Another potential limiting factor on genetic exchange in Haloferax during mating is the activity of restriction modification (RM) system enzymes, provided the mating pair possess different sets of RM systems. RM systems also constitute addiction cassettes, and therefore can be considered selfish genetic elements (see Fullmer et al.101 for discussion). Hfx. volcanii contains a Type I RM system and a number of DNA and RNA methylases101,102,103. Strains of Hfx. volcanii auxotophs H53 and H98 were constructed which lack most of the original RM system genes previously described102,103. Studies by Ouellette et al., (2020)104 suggest that frequency of recombination during mating was lower for strains with incompatible RM systems than those with compatible RM systems, although the effect could have been accounted for by the presence of an RM motif close to one of the marker genes104. In contrast, mating a strain harboring an intein with a homing endonuclease and a strain without the intein, resulted in increased recombination rates105, revealing that DNA double strand breaks can lead to increased recombination during mating. All RM genes show increased transcription during mating conditions in comparison to planktonic cells with the only exception being an initial decrease at the 0-h time point for the gene in the rmeRMS operon (consisting of the genes HVO_RS15605, HVO_RS20260, and HVO_RS20265) encoding the specificity unit (HVO_RS20265) (Fig. 6C). The transcription of the genes HVO_RS01890 and HVO_RS02905, predicted methyltransferases, are increased in response to mating, although HVO_RS02905 sees an increase to a lesser degree than that of HVO_RS01890. While it has been suggested that these two genes were possibly at one point a single RM system102, a later study showed that neither of them are in fact functional in Hfx. volcanii103. The same study showed that all methylation within Hfx. volcanii is mediated by the gene HVO_RS08510 and the operon rmeRMS. HVO_RS08510 is an orphan methyltransferase and is responsible for the methylation of a CTAG motif103, which is widely distributed amongst the Haloarchaea101. This gene shows some inconsistent variation of transcription in mating cells as compared to planktonic cells, but none of the changes observed are significant and expression values are low (Supplementary Table S3). The rmeRMS operon was shown to be responsible for all the adenine methylation in Hfx. volcanii103, and it encodes a type I restriction-methylation system. The transcription of all three genes showed an increase after the 0-h time point of mating. The genes HVO_RS02230 and HVO_RS20385, were identified as methyltransferase homologs, but were not functionally active103. Both these genes also showed an increase in transcription in mated cells as compared to planktonic cells, although in the case of HVO_RS02230, this increase only appeared in the 4- and 8-h time points. Increased expression of RM system genes might be selected for because it increases vigilance against selfish genetic elements or because an increased restriction endonuclease activity guards against deletion of the RM system genes through recombination with DNA from a strain that does not harbor the particular RM system. Overall, these results coupled with the study showing increased mating between Haloferax cells with compatible RM systems suggests that RM systems may play a role in limiting recombination after cell fusion.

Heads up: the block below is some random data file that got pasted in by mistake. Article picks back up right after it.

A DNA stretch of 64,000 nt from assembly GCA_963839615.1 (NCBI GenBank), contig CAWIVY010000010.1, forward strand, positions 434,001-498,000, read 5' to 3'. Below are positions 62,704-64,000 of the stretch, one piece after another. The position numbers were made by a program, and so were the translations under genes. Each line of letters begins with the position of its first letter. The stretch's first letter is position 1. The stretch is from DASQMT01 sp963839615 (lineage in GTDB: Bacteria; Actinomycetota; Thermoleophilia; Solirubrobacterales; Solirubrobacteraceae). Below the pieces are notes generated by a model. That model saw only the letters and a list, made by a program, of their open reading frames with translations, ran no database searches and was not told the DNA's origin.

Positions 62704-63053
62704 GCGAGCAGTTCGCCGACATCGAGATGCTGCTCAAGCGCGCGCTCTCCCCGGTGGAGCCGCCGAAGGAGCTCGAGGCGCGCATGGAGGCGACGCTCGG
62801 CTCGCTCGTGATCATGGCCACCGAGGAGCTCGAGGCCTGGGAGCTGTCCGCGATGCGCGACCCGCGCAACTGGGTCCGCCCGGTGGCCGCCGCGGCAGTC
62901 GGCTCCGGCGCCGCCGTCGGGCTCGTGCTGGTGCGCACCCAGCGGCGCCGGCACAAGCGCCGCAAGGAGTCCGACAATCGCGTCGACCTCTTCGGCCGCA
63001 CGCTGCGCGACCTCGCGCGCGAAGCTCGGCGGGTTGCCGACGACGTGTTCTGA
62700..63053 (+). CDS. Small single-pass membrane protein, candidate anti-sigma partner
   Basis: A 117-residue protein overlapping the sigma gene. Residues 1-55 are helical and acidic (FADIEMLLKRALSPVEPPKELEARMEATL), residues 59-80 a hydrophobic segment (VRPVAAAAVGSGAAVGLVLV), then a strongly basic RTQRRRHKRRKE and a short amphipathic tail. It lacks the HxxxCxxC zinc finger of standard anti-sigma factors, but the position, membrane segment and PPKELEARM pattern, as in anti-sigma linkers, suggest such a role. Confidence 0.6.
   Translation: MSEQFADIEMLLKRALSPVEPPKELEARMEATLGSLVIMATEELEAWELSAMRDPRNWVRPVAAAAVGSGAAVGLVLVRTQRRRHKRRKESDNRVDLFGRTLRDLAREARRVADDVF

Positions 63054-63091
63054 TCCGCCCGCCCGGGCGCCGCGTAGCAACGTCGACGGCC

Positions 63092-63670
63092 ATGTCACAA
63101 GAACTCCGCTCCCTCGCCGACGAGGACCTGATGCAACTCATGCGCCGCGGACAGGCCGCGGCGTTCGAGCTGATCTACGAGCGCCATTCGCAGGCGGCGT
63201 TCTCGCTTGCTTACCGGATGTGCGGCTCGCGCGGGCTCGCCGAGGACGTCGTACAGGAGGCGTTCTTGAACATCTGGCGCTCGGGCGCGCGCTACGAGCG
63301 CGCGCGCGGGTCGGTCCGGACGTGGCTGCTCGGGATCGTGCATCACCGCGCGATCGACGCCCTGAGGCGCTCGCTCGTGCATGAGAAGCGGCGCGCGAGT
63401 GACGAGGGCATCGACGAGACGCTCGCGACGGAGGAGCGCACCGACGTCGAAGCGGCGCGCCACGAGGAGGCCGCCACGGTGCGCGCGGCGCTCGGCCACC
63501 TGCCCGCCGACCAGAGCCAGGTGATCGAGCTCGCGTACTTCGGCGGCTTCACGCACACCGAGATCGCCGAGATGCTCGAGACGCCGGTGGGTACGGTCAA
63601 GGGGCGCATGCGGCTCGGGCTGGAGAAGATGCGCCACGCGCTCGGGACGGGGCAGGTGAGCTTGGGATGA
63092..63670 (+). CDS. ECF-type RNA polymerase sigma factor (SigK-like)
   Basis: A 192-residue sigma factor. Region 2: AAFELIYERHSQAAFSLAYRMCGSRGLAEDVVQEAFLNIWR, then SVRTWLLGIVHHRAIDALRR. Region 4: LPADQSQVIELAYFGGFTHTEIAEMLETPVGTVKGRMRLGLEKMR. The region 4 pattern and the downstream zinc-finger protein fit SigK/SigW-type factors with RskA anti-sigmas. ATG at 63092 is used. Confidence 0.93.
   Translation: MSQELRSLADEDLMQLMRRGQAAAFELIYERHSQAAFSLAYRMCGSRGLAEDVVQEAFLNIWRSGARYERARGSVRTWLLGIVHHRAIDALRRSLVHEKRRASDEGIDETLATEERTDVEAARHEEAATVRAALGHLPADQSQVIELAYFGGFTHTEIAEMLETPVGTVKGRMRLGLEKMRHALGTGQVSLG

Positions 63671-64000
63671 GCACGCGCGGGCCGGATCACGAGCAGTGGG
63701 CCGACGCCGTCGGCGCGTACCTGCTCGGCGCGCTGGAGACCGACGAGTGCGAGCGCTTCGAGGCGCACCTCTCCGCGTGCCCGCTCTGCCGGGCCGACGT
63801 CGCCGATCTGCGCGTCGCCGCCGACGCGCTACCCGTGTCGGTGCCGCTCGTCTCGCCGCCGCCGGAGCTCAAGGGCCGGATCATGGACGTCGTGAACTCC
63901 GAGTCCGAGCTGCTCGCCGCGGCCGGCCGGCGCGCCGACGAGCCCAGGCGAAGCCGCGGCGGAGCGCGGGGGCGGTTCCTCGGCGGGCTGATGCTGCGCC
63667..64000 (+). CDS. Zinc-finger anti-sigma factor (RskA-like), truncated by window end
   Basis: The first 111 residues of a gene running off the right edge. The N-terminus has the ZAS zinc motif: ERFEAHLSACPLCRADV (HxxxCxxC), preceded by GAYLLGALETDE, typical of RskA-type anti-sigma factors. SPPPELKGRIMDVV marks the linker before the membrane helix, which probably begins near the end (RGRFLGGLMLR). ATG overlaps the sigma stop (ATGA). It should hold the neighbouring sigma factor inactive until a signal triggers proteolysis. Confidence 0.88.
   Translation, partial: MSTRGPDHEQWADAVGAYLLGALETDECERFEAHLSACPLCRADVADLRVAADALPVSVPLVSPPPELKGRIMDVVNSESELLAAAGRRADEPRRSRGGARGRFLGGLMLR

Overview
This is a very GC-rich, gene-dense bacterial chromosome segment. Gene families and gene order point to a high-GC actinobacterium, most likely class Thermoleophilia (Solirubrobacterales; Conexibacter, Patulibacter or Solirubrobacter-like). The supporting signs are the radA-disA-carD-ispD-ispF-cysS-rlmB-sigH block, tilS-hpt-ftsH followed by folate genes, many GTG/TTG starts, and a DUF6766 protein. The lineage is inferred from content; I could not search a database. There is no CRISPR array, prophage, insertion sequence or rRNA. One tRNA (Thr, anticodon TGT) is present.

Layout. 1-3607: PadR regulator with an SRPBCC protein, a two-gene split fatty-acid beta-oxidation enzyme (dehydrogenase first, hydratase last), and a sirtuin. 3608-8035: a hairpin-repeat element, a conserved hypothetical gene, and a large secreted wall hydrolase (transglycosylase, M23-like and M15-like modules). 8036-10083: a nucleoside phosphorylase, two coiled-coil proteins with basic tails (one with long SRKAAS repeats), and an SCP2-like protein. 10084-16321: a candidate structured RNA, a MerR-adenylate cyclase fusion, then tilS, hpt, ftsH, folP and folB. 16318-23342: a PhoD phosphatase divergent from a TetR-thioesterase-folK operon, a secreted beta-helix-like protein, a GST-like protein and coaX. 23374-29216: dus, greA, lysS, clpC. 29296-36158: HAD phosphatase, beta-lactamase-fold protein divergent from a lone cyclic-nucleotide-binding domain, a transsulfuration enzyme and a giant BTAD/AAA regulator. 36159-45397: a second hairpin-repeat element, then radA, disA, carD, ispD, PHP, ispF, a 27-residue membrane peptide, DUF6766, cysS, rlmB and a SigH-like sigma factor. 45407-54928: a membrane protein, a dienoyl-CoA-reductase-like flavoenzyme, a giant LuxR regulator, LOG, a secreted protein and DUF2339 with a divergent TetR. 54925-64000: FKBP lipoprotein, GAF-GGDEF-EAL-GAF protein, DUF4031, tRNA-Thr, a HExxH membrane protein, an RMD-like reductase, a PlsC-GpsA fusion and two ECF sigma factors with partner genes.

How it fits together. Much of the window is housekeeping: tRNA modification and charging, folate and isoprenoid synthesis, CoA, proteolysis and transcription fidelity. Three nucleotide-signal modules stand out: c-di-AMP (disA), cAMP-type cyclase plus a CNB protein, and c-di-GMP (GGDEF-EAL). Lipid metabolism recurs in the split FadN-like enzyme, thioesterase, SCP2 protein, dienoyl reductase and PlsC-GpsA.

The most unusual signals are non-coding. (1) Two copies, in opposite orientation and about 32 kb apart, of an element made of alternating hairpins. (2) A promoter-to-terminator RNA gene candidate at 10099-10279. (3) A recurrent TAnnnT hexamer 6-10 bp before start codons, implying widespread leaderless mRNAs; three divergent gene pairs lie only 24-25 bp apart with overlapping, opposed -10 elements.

Identification of additional mating associated genes via gene expression patterns